Blog: Michelle RussellZara under fire over "Holocaust" T-shirt

Michelle Russell | 28 August 2014

Inditex-owned fast fashion chain Zara has gone and done it again.

First the Spanish retailer produces a handbag carrying a swastika logo. Now it's a children's striped T-shirt complete with a six-pointed yellow badge that bears a strong resemblance to the Star of David, worn by Jews during the Holocaust.

How do retailers get it so wrong?

Zara has had to confront a wave of criticism this week after a blog pointed out the gaffe on social media. But the company is not alone in having produced questionable garments.

Sportswear brand Umbro was forced to apologise in 2002 for naming a shoe Zyklon, the gas used in concentration camps. Adidas also had to apologise for a trainer that featured slave-like shackles.

Inditex was quick to apologise for any offence caused, which was surely not intended, and reiterated its "utmost respect for all cultures and religions". It added that the design was meant to be a Wild West-inspired sheriff's badge.

But for a fast-fashion chain such as Zara, it is differentiation that sets it apart from others. And Zara prides itself on coming up with creative designs in a timely manner. It is this strategy that has meant Inditex was able to reveal earnings of EUR406m (US$549.5m) in its first-quarter. And also thanks to its tight cost control.

This production speed, which translates into a two-week turnaround from design to potential sale, may go some way to explaining why occasionally, an item such as the "Holocaust" T-shirt might slip the net.

Sectors: Apparel, Manufacturing

Companies: Umbro, Zara, Inditex

BLOG

Why a balanced scorecard drives the best decisions

Among the highlights on just-style last week, we offer advice on how to achieve a balanced scorecard to help supply chain managers make the best decisions around where in the world their garments are ...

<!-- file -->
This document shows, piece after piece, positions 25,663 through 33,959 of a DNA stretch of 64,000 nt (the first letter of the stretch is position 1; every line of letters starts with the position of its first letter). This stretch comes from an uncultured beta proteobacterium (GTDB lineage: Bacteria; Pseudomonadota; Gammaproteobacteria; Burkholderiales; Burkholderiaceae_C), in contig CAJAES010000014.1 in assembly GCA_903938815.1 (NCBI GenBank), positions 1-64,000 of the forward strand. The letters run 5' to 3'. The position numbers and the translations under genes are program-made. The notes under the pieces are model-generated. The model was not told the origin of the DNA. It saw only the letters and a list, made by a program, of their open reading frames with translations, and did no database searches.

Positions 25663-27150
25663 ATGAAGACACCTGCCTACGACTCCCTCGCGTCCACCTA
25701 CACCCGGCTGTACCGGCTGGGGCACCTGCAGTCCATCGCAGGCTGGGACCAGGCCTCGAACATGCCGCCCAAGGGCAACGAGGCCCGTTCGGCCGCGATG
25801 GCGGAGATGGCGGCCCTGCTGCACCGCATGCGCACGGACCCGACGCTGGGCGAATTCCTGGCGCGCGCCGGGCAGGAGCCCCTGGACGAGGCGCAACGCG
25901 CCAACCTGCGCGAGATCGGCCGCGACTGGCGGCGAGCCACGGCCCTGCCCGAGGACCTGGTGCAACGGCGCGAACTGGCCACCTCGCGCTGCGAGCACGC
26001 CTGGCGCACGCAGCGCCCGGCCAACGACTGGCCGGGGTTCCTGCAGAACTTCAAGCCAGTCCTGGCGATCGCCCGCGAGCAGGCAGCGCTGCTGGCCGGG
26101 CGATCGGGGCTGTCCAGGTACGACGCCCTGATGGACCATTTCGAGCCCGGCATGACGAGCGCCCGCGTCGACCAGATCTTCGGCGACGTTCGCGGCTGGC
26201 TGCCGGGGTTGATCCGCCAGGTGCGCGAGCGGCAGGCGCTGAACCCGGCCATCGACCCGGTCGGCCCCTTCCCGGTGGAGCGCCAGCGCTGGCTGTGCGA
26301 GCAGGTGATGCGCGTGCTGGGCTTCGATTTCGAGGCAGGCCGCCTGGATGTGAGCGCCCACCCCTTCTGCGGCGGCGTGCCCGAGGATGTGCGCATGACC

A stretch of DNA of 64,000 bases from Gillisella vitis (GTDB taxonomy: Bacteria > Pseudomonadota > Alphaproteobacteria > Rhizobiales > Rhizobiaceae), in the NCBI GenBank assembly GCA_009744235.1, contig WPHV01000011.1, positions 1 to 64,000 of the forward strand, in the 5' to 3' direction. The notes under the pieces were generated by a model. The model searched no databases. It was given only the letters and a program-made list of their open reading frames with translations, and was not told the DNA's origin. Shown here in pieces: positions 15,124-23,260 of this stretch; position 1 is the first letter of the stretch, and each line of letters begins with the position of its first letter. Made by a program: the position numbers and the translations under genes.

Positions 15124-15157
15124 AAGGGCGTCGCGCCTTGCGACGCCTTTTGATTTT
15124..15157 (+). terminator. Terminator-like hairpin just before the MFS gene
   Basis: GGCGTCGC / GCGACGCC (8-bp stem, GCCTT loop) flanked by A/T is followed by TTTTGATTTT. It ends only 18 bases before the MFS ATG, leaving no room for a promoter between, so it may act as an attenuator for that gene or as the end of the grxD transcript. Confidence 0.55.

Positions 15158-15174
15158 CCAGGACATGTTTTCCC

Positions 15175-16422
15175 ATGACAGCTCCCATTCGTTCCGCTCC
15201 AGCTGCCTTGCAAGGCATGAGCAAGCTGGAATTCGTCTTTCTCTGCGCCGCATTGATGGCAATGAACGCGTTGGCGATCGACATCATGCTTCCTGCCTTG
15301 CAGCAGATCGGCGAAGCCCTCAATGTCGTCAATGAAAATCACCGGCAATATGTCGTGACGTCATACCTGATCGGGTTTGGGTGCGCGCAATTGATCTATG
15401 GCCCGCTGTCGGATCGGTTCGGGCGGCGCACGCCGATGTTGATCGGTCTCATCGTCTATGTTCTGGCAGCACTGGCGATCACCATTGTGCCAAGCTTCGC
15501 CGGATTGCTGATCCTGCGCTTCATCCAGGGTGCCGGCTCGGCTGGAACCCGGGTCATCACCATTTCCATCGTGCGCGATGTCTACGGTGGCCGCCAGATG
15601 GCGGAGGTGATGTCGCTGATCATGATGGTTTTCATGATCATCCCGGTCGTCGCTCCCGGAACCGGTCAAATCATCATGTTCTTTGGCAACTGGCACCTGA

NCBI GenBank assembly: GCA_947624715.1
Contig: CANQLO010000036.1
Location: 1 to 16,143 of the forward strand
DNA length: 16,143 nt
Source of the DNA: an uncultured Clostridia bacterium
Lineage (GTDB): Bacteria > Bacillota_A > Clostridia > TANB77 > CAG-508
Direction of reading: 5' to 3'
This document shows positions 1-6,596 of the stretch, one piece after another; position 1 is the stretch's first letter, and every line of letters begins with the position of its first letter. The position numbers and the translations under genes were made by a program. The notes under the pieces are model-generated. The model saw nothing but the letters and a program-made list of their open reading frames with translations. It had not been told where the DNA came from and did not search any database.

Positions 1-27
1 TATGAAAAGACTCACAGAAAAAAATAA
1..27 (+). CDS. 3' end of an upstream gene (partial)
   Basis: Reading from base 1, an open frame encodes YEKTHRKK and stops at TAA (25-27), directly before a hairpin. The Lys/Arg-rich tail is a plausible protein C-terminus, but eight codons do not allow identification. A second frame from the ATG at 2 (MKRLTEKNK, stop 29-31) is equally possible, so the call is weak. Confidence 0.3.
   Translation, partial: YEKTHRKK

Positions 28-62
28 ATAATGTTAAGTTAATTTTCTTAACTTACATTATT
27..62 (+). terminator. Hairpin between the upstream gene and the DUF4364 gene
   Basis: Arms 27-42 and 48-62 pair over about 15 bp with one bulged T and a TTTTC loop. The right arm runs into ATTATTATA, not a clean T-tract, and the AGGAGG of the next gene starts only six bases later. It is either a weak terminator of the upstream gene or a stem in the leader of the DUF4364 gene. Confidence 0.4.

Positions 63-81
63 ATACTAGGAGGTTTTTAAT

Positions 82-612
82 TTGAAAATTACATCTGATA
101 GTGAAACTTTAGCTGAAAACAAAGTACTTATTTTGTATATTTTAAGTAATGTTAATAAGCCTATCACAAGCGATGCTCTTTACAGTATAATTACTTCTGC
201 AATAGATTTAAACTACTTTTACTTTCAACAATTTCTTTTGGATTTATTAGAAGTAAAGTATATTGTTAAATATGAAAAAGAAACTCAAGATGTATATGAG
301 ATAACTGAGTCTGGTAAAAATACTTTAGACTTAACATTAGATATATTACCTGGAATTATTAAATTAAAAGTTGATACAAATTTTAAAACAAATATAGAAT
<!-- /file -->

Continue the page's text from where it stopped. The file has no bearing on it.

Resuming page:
BLOG

How social media is forcing apparel brands to think green

Social media, since its evolution, has undoubtedly changed the world as we know it....

NEWS

Sustainable clothing brand among Asics start-ups

A sustainable clothing company that produces its own smart fabrics from exclusively natural and sustainable fibres such as bamboo and seaweed is among the five start-ups chosen to participate in Japan...

BLOG

TAL refocuses and rebalances before growth

By his own admission, Roger Lee, CEO at Hong Kong based apparel giant TAL Group, is an optimist. And it's a trait that has stood him – and the 70-year-old company he leads – in good stead in recent ye...

NEWS

Under Armour to slash 400 more jobs

Under Armour is to cut 3% of its global workforce as part of the US sportswear brand's 2018 restructuring plan in a move it says could push related expenses up to US$220m....

BLOG

VF Corp splitting into two companies

Last week started with news that US apparel giant VF Corp is to spin off the group's denim and outlet businesses into an independent, publicly traded company – in a move that will enable it to focus o...

just-style homepage



Forgot your password?